The video does show some items being placed in the capsule, confirming Foulke’s memories of a steering wheel and a Redskins pin.

WashREIT said they were unsure how to open the time capsule. One of the old clippings shows Schaedig and the late County Board member Ellen Bozman holding a key to the capsule. Schaedig says she doesn’t know where the key is now.

“I hope to go when they open it,” Schaedig said. “It’ll be exciting to bring my kids and my family. It’s silly, but it’s been a part of my life.”

Newspaper photos courtesy Melinda Schaedig

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A time capsule in Ballston that has been largely forgotten to time is set to be opened at some point next year, and no one seems to know what’s inside.

An inconspicuous plaque on the side of the Fairgate office building (1005 N. Glebe Road) announces the time capsule.

“A time capsule celebrating Arlington County and the building of Ballston, placed by the Rouse and Associates in 1988, to be opened in 2020,” the plaque reads.

A lot has happened since 1988, however. For one, Rouse and Associates no longer exists. In 1994 it was sold and the company, based in suburban Philadelphia, is now known as Liberty Property Trust.

“Oh wow, that would be us [behind the plaque],” says Jeanne Leonard, vice president of Liberty Property Trust. Over the phone, she detailed how Rouse and Associates did have a Northern Virginia office at one point, but it was shuttered several decades ago.

“We developed this office building in 1986,” Leonard said, confirming the site of the capsule. “But we have not owned it in many years. Unfortunately, there is no one here now who was with our Northern Virginia operation back in the 80s. I’ve got no idea what could be in it.”

Per county records, the building was sold in 2012 to WashREIT, a D.C.-based real estate company. Deanna Schmidt, a communications official at WashREIT, confirmed that the firm knows about the capsule and said they are exploring the best ways to celebrate the capsule come 2020.

They aren’t quite sure how to go about opening it and said they will update their plans once that detail is figured out.

As for what’s in there?

“No idea,” said Schmidt.

A reader first tipped ARLnow off about the plaque, which can be seen from the corner of 11th Street N. and N. Vermont Street. Representatives for the Ballston Business Improvement District, Arlington County and Arlington Public Library’s Center for Local History were similarly unable to find any information on the time capsule.

“I’ve probably walked past that plaque 100 times without noticing,” said Peter Golkin, spokesman for the Arlington Dept. of Environmental Services.

Update on 9/20/19 — We now know at least some of what is in the capsule.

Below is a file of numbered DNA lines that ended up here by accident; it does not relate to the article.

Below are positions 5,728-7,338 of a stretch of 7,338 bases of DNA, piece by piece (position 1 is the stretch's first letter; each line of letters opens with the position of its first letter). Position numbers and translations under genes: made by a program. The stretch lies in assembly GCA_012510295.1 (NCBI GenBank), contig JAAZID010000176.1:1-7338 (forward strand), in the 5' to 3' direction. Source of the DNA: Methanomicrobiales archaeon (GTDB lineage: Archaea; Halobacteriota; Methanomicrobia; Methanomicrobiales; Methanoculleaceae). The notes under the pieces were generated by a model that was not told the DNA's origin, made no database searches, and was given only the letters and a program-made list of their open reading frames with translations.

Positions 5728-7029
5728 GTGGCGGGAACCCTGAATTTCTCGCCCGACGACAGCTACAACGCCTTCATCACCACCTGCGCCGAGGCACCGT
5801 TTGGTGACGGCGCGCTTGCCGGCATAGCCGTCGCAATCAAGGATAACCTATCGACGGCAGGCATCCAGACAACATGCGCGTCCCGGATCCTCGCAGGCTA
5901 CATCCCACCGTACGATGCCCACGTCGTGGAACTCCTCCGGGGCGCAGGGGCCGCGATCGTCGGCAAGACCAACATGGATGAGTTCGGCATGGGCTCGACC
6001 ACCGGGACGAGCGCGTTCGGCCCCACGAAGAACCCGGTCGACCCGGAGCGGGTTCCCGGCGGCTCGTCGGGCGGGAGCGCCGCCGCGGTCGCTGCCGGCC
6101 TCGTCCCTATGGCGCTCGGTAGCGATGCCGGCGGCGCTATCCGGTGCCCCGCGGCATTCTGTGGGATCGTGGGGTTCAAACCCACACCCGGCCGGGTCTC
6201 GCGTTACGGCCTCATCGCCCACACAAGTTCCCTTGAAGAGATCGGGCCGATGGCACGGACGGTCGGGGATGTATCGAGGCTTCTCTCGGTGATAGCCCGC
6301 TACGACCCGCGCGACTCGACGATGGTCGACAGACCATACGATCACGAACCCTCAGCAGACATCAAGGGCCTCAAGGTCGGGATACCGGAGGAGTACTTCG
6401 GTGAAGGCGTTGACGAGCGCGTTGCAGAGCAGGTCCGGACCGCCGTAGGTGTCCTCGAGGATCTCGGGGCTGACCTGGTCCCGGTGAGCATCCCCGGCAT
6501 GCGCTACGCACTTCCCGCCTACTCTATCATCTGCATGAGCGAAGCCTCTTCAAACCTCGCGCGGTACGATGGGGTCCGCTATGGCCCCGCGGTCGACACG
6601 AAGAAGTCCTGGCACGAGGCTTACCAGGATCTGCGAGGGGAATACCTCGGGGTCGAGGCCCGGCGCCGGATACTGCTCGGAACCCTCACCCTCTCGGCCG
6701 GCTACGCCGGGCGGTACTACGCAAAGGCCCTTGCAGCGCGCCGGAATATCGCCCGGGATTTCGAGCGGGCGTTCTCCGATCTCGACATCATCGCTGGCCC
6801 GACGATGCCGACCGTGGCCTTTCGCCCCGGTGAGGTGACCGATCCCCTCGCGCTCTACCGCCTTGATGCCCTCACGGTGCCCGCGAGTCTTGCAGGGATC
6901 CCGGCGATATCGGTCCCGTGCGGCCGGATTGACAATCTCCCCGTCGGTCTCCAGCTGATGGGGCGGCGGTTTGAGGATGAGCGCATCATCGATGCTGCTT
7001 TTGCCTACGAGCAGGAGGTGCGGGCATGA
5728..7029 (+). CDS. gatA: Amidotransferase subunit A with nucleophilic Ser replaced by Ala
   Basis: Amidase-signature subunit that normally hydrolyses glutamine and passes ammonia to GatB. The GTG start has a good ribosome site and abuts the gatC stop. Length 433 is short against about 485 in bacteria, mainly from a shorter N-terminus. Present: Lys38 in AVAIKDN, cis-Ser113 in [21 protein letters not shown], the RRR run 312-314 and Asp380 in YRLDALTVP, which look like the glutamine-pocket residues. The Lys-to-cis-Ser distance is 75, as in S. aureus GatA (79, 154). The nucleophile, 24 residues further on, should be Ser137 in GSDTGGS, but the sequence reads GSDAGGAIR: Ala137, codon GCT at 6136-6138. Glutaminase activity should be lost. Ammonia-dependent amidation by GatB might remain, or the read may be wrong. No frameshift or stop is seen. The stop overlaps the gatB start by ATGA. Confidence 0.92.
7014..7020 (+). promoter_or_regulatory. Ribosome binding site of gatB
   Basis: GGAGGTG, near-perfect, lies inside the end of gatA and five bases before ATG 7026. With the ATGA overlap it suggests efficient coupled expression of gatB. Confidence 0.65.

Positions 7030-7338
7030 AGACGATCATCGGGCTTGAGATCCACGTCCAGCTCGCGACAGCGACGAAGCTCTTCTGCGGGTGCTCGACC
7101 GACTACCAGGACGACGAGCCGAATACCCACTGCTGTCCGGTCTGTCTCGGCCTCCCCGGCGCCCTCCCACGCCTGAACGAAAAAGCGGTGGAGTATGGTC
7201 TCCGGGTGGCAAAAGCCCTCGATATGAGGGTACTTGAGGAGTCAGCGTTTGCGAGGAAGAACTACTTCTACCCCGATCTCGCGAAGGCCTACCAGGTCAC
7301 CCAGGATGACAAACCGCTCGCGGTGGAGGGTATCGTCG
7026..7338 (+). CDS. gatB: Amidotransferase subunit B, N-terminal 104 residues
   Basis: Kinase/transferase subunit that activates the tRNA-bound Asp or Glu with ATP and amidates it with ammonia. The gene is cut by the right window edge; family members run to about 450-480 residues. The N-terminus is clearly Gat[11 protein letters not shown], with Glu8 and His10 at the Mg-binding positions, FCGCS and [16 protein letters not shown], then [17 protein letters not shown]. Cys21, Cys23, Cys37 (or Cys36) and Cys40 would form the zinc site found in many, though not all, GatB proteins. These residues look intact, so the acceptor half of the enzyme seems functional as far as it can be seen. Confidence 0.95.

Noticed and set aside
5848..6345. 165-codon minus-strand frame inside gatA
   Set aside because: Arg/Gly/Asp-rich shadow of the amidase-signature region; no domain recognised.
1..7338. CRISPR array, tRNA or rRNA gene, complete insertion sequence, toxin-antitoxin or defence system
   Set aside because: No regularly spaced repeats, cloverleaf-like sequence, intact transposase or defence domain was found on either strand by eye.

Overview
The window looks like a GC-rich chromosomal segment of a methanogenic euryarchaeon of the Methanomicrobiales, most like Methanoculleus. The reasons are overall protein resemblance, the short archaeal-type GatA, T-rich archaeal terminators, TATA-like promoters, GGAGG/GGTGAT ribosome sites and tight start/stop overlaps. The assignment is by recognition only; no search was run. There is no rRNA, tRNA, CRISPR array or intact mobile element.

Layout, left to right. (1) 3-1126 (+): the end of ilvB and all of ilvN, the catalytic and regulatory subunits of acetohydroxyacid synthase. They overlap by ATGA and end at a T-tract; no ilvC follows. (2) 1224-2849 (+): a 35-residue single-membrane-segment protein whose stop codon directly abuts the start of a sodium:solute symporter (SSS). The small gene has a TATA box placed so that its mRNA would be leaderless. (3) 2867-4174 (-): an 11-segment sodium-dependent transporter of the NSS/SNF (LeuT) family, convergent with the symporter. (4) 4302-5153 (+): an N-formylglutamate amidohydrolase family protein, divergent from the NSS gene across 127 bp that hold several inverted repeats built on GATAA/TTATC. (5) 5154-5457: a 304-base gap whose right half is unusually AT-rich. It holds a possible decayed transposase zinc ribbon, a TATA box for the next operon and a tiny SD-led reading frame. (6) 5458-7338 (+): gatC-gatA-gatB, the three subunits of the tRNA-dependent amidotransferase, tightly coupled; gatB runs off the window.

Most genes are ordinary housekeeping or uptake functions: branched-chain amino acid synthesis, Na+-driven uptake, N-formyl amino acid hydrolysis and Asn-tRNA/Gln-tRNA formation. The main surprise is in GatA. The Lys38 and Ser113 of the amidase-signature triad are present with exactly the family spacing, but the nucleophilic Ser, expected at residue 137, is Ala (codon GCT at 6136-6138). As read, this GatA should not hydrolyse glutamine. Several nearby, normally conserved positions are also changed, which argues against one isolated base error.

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Arlington officials have proposed two preliminary designs for the replacement of Fire Station 8 on Lee Highway.

The designs will be discussed tonight at a 7 p.m. public community meeting in the Langston-Brown Community Center (2121 N. Culpepper Street).

In July, the county asked residents in an online survey which outdoor features they’d like to see at the new station. There were 164 responses, with a “historic map” as the top request.

All of the outdoor features in question — a historic map, seating wall, exterior skin, beacon of light, and virtue monuments — are distributed between two design proposals.

The design process was conducted with the fire station’s history in mind. For decades, Fire Station 8 was the only station in Arlington staffed by African-Americans — members of the Hall’s Hill Volunteer Fire Department.

Designed by the architecture firm Lemay Erickson Wilcox, the firm aims to “pay homage to the past while providing an updated and modern facility for this 21st-century fire department and the community it serves.”

One of the proposed designs, “Plaza Concept A” would feature a salvaged stone wall made from the Hicks family house, memorializing the importance of the Hicks family, which owned businesses along Lee Highway and in 1934 provided the land — at the intersection with N. Culpeper Street — on which the fire station now sits.

Additional “Plaza Concept A” features include the requested historic map, designed as a stone outline of the Station 8 coverage area, plus landmarks of the Hall’s Hill neighborhood.

Alternatively, “Plaza Concept B” would feature a large perforated metal screen on the outside of the station, depicting a historical image of the station to be seen by cars which drive by.

A seating wall wrapped around the edge of the “Plaza Concept B” would provide seating areas for the public and firefighters, with historical dates written throughout.

The county is still a ways away from breaking ground. The $21 million reconstruction project for the 100-year-old station is expected to officially kick off next fall, with full completion slated for fall 2022.

Photos via Arlington County

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The National Park Service (NPS) will host a special event near Rosslyn on Sunday (Aug. 25) to commemorate the 400th anniversary of the first slaves arriving in the English colonies.